You may be deciding between piracetam and aniracetam. Perhaps you cannot afford to buy both or are simply just looking for a general comparison between the two supplements. Both piracetam and aniracetam have a lot of similarities and differences to evaluate.

Popularity

In terms of popularity, piracetam is much more popular than aniracetam as a nootropic. This does not mean that piracetam is better than aniracetam but simply means that piracetam gets more publicity and widespread use. Aniracetam is the next most popular racetam next to piracetam. Regardless of this, piracetam is still over three times as popular as piracetam.

Piracetam also has a big advantage over aniracetam in the popularity department. It has been around longer and has many more studies than aniracetam. Since it was the first racetam developed it is often mentioned in a lot more in literature. Also, piracetam has been approved for a lot more medical uses in countries that have registered it as a drug which gives it even further publicity

Material

Aniracetam is stronger in potency than piracetam. The average dosage is slightly smaller than with piracetam. Most people will dose 750-1500mg in comparison to 800-3000mg with piracetam. Piracetam is water soluble which means it is best taken on an empty stomach whereas aniracetam is fat soluble and best taken with food.

The bioavailability and half-lives of both substances are very different. Piracetam has a very good oral bioavailability of near 100% whereas aniracetam only has an oral bioavailability of 8.5%-11.5%. This is due to the fact that aniracetam is subject to a first pass metabolism in the liver. Piracetam has a half-life of 4-5 hours in comparison to aniracetam which has a short half-life of 1.5-2.5 hours.

Effects

Aniracetam is stronger than piracetam regardless of the much lower bioavailability and half-life. Both of these nootropic racetams act similarly on cholinergic pathways by acting as positive allostertic modulators of the acetylcholine receptors. The cholinergic effects may seem quite similar with possible increases in learning, memory and sensory perception. Piracetam is slightly stronger than aniracetam as a cholinergic nootropic.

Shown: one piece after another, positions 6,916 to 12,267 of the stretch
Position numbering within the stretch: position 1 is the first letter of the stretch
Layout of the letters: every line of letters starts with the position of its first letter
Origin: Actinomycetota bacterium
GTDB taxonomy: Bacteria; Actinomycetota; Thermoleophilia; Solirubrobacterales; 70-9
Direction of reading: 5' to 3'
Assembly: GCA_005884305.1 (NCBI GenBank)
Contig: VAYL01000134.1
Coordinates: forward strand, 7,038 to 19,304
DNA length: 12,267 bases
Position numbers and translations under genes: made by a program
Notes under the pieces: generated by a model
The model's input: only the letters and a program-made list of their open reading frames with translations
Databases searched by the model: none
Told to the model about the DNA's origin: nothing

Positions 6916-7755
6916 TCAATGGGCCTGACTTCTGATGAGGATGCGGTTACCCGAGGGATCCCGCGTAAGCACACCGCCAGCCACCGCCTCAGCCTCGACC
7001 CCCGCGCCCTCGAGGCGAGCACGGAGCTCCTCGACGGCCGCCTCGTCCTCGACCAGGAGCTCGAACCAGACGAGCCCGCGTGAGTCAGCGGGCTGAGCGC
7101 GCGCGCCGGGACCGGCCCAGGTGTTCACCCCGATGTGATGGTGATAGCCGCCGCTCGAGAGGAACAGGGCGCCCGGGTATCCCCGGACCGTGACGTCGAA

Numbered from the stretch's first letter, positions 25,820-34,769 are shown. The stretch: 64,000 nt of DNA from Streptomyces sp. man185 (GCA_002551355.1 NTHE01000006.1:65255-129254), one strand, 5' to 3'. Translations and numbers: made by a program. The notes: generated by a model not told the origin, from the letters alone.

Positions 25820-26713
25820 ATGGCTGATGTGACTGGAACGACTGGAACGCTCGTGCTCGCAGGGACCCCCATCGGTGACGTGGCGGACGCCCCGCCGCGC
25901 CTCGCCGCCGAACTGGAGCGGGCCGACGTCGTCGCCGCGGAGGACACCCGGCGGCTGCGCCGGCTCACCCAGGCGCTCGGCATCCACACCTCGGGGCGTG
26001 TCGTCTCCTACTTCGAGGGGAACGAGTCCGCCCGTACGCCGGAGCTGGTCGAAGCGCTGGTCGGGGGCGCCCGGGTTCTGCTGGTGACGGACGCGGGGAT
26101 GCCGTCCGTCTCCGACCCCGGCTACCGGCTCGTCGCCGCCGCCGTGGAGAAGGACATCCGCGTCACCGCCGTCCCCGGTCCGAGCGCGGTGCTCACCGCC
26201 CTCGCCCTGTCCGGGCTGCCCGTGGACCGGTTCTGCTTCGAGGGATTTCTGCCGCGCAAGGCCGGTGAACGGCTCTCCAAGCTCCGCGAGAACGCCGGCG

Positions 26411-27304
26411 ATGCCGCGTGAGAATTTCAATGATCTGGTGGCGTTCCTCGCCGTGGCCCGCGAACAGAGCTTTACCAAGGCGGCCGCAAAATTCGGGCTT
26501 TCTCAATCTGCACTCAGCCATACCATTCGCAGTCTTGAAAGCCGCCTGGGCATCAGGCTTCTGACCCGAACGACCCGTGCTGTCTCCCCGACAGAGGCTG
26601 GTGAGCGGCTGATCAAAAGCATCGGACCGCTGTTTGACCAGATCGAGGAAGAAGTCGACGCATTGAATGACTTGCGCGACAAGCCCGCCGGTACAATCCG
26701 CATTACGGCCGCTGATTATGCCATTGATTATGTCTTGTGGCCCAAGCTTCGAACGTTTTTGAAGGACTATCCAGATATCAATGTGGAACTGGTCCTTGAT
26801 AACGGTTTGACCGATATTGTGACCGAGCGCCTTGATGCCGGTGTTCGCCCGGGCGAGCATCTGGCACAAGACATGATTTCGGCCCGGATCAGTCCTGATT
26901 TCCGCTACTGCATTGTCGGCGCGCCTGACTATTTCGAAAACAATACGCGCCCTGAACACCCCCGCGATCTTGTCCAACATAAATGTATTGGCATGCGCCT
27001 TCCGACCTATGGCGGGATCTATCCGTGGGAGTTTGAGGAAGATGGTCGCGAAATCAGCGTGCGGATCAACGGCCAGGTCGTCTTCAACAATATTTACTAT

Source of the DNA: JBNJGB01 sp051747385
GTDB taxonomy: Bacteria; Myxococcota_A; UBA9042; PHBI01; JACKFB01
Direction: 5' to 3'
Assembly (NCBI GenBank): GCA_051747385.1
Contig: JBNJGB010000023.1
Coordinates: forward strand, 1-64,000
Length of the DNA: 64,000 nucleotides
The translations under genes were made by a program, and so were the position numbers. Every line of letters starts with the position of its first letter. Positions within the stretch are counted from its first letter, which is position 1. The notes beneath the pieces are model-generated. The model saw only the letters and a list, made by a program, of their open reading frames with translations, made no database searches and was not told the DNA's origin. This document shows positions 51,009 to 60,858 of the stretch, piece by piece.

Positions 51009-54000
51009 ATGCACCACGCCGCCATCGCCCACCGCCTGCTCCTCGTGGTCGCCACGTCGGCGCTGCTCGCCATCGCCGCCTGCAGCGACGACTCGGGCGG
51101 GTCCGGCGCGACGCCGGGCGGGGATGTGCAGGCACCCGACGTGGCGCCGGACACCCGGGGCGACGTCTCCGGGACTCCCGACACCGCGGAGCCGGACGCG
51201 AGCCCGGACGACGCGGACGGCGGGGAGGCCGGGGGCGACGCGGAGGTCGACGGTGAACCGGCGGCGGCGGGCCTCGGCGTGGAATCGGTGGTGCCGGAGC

Piracetam has little if any effects on glutamatergic systems. Aniracetam on the other hand acts as a modulator of the AMPA glutamate receptor. The ampakine-like activity of aniracetam may explain its slightly stronger benefits despite its lower half life and bioavailability.

Aniracetam may also affect certain serotonin receptors in conjunction with acetylcholine and glutamate receptors. This might explain possible anxiolytic (anxiety reducing) effects observed in animal models. This may be an added benefit of aniracetam that some people may experience. The benefit of this is that aniracetam may promote these effects without any sedation or inhibition of the mind.

Safety

Both piracetam and aniracetam are very safe supplements. They are some of the oldest racetams with several decades of published use. Neither have very high potential of overdose or addiction. One must still be careful when using these two as both can produce side effects especially evident in higher dosages.

The side effects of piracetam and aniracetam are likely to be similar. Headaches, nausea, depression and irritability may all be common. Both may also stimulate brain fog possibly due to the cholinergic hyperactivity caused by an off balance in catecholamine homeostasis. This might be able to be solved with certain tweaking and neurotransmitter support in sensitive individuals.

Conclusion

Both aniracetam and piracetam are different. When comparing which is a better nootropic, aniracetam will likely win due to its wider scope of benefits. Aniracetam is becoming increasingly more popular however it is likely to remain less popular than piracetam in the future.

Aniracetam and piracetam are great racetams to stack together. Both of these nootropics are very affordable and are well tolerated in most users. Stacking them together will allow for a wider range of effects overlapping into the cholinergic, glutamatergic and serotonergic systems. Adding in a choline stack with these two racetams may help to potentiate the effects even further.